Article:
July 30, 2014

GILTs explained

The concept of a bond is simple. It is a loan that an investor makes to either a government or a company (Corporate bond) in order to help the respective parties raise funds. The benefit for the investor is that the issuer of the bond agrees to pay you a FIXED level of return for a number of years depending on the type of the bond.

Government bonds are also known as Gilts within the United Kingdom. Gilts enable the British government to help raise revenues. As the Government issues the bond, Gilts are viewed as having a higher chance of total repayment than those offered by corporate bonds. Although, this lowered level of risk also means that the Gilts usually offer a lower rate of return and are potentially less financially rewarding than corporate bonds.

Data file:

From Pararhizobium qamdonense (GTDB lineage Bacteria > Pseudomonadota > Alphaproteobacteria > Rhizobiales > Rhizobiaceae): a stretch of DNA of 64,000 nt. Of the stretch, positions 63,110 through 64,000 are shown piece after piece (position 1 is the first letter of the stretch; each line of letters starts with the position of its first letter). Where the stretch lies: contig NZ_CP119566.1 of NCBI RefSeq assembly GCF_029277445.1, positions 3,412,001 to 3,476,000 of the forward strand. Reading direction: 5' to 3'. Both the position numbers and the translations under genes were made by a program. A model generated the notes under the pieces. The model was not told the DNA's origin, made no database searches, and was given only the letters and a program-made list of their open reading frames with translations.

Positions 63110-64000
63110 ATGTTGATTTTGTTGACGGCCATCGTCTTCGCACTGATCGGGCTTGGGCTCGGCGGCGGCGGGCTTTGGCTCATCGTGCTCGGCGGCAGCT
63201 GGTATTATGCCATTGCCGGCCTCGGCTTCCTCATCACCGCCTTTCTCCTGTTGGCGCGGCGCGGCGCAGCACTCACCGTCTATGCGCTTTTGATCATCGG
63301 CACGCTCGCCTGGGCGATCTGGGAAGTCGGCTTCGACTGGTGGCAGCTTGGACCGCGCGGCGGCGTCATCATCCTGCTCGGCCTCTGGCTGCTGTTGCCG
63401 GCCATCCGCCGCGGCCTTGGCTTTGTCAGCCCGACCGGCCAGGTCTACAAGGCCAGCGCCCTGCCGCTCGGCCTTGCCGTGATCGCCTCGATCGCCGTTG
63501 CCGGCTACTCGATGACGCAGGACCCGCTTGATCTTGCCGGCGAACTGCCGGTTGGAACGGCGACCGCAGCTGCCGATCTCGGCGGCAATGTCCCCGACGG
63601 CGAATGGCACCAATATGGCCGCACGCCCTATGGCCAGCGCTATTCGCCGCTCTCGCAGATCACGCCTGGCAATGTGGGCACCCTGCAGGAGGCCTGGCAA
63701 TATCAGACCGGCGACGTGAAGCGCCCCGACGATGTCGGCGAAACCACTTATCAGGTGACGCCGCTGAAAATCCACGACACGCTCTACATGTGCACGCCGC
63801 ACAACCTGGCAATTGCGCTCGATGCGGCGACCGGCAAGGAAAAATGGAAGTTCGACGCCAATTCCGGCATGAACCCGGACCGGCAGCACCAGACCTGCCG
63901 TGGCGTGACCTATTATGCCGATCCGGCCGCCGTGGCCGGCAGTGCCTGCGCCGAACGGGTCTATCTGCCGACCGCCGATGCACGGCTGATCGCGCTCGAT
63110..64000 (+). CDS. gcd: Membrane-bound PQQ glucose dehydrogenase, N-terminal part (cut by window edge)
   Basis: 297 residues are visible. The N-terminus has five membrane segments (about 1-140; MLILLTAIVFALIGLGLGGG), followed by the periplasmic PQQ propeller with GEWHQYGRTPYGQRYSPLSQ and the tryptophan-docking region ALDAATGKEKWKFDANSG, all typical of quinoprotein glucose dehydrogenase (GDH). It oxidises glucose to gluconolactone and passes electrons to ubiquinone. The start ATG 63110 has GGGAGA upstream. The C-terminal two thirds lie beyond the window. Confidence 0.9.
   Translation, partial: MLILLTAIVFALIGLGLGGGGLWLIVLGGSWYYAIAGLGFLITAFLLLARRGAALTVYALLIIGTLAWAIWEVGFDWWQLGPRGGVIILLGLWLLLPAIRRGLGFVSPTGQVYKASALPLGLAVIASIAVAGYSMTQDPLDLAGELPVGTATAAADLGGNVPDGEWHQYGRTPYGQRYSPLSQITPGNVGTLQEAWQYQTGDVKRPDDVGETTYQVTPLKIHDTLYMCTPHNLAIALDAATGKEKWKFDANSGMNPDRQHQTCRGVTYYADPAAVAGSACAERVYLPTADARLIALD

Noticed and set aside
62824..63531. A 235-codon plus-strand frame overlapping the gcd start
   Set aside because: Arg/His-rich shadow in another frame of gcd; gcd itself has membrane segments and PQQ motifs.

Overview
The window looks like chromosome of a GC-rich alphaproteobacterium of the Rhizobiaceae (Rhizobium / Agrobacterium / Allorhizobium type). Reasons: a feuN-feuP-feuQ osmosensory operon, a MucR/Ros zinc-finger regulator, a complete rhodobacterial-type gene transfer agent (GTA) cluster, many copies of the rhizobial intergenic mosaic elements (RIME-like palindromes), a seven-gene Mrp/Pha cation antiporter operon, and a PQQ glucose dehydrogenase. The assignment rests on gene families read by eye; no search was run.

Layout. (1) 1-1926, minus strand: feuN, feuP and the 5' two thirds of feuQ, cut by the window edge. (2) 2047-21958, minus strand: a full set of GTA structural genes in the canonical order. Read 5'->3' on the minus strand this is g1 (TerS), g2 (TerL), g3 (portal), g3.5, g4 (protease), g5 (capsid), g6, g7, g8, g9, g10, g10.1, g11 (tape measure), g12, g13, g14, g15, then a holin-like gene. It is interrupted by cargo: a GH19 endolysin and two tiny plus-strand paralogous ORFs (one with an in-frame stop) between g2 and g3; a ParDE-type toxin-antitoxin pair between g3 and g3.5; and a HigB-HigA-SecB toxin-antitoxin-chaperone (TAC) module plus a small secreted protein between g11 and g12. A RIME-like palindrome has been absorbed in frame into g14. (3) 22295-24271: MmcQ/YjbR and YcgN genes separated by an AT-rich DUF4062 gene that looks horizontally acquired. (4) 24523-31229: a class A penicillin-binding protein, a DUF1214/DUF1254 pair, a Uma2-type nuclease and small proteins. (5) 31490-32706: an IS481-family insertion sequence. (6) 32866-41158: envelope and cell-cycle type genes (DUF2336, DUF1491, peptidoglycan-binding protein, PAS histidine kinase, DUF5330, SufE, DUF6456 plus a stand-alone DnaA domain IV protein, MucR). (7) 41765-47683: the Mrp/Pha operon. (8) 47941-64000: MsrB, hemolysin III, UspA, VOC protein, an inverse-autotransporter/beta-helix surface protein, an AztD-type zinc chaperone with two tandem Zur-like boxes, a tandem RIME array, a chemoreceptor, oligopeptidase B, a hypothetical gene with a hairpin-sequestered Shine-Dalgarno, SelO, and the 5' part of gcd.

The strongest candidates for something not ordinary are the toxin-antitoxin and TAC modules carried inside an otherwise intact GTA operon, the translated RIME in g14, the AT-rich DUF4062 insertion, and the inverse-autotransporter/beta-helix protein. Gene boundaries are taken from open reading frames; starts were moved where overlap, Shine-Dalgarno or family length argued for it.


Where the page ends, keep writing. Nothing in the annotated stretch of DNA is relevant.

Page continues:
It is not just the UK that offers Government bonds, in Germany they are referred to as ‘Bunds’ while in the USA they are referred to as ‘T-Bills’. Despite geographical variances in the individual names for a Government bond, the term ‘sovereign debt’ is universally accepted for all regions.

Therefore, in comparison to a Corporate bond, Gilts are potentially less risky and pay ‘coupons’ twice a year, whereas corporate bonds pay ‘coupons’ once a year. A coupon refers to the amount of interest paid out expressed as a percentage of the full loan amount.